New Blog

Posted by ADAM

If you want to follow Teresa from the Revolving Door Commune, you’re probably already reading her blog at Teresa Jusino Experience.

But now ADAM HAS A BLOG TOO!!!. I’m going to be posting about being a writer and whatever weird stuff happens to cross my mind. Please come by and visit often!

Published in: on October 11, 2010 at 6:01 PM  Leave a Comment  


Posted by ADAM

I’m a Trekkie. But not one of those Trekkies who can speak Klingon. Up until today I’ve thought those people are totally lame. Then I saw this — a propaganda video for the Klingon Empire that a totally awesome fan posted online last week.

And, yes, the narration can actually be translated into more or less what the subtitles say (independant experts have confirmed it at Whoever made this video has studied their Klingon vocabulary and grammar — and, for the first time in history, the fact that it is actually Klingon has made everything more awesome.

Not to be outdone, the Federation released this simple, to-the-point propaganda video in response.

Can I just say how nice it is to see Trekkies doing awesome, funny fan videos that poke fun at their show like the fans of other shows often do. You know, instead of being scary obsessed with every single detail and taking it all way too seriously. Way to go, guys.

Published in: on October 31, 2009 at 2:33 PM  Comments (2)  


Posted by ADAM

Today Emily and I had a brilliant idea for a summer blockbuster that will shatter all box office records. It will be called:


Alien Vs. Panda

You all know who my money’s on.

Published in: on October 28, 2009 at 7:21 PM  Comments (2)  

Copyright Adventures

Posted by ADAM

I’m sending three stories I wrote to publications this month and two of them weren’t protected by copyright. I’ve registered a number of copyrights in the past but I’ve always done it by mail. However, recently, the Copyright Office has been taking longer and longer to get back — the first time I registered a copyright, in 2004, they replied in four months, but for my latest copyright registration, in 2008, it took 19 months to receive my certificate (I just got it last month, in fact).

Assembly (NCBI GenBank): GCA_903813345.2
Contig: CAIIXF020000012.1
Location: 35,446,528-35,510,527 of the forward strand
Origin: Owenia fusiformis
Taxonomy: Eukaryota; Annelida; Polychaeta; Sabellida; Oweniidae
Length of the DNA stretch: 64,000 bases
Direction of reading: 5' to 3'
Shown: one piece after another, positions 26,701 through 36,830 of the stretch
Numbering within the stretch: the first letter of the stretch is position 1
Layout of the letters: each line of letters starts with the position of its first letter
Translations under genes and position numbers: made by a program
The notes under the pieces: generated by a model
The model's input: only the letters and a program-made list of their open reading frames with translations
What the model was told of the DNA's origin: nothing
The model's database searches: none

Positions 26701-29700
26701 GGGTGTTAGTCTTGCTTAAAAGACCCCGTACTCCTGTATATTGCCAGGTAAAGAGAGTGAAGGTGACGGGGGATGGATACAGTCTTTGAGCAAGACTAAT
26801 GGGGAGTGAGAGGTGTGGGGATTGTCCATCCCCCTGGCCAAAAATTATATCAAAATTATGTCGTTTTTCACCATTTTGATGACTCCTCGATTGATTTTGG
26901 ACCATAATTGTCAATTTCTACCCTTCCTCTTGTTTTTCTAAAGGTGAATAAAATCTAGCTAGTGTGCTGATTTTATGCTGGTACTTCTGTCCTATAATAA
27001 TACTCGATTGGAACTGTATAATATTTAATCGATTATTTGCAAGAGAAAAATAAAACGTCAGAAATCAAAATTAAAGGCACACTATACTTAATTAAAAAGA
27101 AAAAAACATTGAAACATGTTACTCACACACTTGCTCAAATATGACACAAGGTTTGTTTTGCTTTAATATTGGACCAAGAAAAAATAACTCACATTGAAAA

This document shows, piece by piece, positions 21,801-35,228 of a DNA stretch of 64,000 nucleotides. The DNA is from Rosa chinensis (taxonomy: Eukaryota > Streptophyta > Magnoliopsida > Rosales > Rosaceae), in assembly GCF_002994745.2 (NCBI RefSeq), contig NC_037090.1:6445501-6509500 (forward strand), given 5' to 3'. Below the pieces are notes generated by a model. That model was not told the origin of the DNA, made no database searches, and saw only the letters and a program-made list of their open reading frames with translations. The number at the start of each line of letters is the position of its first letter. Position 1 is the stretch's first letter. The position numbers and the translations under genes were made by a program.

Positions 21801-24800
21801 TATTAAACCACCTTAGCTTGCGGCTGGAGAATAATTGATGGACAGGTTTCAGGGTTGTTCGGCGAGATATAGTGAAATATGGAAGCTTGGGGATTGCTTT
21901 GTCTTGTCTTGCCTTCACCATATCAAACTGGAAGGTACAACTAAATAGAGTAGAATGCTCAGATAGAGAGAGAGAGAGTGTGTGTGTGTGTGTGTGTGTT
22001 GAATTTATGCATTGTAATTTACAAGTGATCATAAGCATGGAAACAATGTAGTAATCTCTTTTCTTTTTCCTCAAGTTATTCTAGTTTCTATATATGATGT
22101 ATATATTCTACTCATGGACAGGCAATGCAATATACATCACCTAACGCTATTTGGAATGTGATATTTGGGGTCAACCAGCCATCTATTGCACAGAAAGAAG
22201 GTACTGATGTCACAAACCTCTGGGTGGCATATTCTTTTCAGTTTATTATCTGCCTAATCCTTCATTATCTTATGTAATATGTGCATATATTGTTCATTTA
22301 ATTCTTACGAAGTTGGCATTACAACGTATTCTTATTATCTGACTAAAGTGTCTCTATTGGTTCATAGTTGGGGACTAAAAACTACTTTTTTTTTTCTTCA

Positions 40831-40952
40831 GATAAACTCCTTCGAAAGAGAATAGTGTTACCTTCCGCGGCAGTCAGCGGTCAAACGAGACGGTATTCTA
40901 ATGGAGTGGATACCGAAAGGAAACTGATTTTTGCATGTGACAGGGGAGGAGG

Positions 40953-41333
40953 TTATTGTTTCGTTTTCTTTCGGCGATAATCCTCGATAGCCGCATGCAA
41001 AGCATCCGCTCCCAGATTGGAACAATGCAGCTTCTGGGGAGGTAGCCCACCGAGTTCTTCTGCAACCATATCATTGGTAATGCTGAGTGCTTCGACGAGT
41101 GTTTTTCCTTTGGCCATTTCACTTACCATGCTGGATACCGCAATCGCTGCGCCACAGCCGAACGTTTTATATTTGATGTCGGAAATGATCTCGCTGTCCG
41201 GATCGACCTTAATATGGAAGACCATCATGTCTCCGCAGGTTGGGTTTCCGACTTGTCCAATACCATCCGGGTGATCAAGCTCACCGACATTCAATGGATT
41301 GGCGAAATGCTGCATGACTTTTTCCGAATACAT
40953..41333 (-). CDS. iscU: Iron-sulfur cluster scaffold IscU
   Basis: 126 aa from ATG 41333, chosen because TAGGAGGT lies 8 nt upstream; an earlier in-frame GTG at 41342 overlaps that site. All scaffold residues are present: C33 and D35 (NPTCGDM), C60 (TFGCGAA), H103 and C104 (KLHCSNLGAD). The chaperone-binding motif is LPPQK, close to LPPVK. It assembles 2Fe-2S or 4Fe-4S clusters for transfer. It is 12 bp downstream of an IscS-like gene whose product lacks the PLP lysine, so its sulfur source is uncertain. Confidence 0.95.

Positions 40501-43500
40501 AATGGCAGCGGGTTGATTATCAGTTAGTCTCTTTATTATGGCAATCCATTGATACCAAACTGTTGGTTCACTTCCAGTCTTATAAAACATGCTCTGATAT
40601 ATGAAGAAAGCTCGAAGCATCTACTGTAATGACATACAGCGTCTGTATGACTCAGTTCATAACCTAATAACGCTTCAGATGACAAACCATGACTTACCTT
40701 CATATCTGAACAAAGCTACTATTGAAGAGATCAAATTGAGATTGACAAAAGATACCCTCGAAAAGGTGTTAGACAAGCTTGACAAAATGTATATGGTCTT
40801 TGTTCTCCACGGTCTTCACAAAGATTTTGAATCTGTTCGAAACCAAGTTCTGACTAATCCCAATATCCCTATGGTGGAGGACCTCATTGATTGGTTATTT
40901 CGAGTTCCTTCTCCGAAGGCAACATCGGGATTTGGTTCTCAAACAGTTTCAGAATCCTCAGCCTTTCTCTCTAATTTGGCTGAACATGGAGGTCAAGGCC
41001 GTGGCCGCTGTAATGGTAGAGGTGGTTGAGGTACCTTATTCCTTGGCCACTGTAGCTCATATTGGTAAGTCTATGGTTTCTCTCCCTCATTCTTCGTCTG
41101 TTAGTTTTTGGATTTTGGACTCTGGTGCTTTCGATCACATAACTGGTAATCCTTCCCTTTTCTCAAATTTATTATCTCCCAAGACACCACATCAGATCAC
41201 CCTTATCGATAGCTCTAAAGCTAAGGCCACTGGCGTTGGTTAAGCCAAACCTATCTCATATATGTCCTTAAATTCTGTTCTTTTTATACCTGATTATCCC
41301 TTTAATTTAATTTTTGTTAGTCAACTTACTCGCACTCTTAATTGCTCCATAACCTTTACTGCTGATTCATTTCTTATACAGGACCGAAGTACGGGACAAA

So I decided to get out of the dark ages and register my copyrights electronically. I created an account at, a pretty standard online form — except that for some reason I couldn’t create a password that it would accept. I accessed the site’s help menu and found some information that I think should have been displayed a bit more prominently…

– Minimum password length must be 8 characters and consist of at least 2 alpha characters, 1 number and 1 special character [$, %, &, *, #] (but not an ampersand – &).
– A password must have no consecutive repeated characters.
– A password must not include your user name or any part thereof.
– A password must not include the names of a spouse, children, pets or one’s own name.
– A password must not include any regional sports teams or players.
– A password must not include any office symbols.
– A password must not include your social security number or any subset of your social security number that is more than a single number.
A password must not include words that can be found in any dictionary, whether English or any language.
– A password must not be any of the 11 most recently used passwords for the account.

First of all, who designed this list of requirements and have they sought psychiatric treatment for their raging paranoia? In addition to this list of rules which will surely result in a password that can’t be cracked by anyone — including the person who thought it up but will be completely unable to remember it — the system periodically e-mails you and requires you to change your password.

Also, who writes a list of requirements like this and puts the teeny, tiny requirement that you can’t use any word from any language at the very end, after having first taken the time to mentioned the names of pets and professional athletes?